Edward Jenner (Pocket Giants)
Edward Jenner is a giant of modern medicine. Throughout history, smallpox had plagued humanity with disfigurement, blindness, and death. It was an incurable blight, the suffering of which Jenner helped bring to an end. Surmising from the immunity of milkmaids that cowpox might be some defence against the ravages of smallpox, in 1793 he took some of the matter from a human case of cowpox and inserted it into the arms of a young boy. To test this, the first human-to-human vaccination, he subsequently inoculated the boy with smallpox itself, and found him to be immune from the disease. In 1979 smallpox was declared extinct. This is the story of Jenner's life, his medical vision, and his profound legacy. That legacy encompasses revolutions in medical experimentation, public health provision, and the prevention of other diseases, from anthrax to measles.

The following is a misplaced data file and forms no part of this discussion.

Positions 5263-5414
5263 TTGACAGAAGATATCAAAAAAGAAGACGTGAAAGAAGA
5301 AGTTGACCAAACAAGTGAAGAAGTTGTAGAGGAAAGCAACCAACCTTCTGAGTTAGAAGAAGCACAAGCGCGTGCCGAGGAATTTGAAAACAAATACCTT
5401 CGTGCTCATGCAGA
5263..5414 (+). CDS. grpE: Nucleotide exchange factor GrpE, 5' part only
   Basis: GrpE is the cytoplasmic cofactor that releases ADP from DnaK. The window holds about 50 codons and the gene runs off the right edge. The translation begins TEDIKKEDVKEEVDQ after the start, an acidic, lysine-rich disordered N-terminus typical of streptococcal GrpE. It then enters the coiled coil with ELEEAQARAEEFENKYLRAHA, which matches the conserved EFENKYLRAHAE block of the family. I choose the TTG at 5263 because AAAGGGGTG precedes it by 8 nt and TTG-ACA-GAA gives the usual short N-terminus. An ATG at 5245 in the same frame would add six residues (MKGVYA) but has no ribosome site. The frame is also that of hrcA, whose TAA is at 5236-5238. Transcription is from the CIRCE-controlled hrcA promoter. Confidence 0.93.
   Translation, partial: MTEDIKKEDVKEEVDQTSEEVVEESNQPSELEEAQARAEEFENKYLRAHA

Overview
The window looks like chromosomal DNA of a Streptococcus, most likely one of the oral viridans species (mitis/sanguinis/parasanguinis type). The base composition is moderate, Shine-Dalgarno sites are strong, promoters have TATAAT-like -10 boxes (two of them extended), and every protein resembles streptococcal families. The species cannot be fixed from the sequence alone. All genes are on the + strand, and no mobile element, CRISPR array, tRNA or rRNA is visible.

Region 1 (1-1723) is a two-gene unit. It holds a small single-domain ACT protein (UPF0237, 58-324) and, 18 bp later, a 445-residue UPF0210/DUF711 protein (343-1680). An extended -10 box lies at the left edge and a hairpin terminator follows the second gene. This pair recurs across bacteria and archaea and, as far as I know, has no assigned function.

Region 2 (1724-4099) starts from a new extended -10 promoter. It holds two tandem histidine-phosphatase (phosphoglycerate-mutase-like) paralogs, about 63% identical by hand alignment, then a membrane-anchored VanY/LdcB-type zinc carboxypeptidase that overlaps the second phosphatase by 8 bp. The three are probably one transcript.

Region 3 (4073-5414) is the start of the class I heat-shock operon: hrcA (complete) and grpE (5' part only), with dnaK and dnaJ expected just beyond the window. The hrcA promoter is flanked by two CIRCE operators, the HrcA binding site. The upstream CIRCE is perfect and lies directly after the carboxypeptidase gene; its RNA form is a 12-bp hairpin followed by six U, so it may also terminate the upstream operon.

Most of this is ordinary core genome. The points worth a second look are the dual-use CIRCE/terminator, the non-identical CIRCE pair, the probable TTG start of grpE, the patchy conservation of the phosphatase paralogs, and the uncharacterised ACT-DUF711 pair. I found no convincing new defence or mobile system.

Rob Boddice edited "Pain and Emotion in Modern History." He lives part time in Montreal.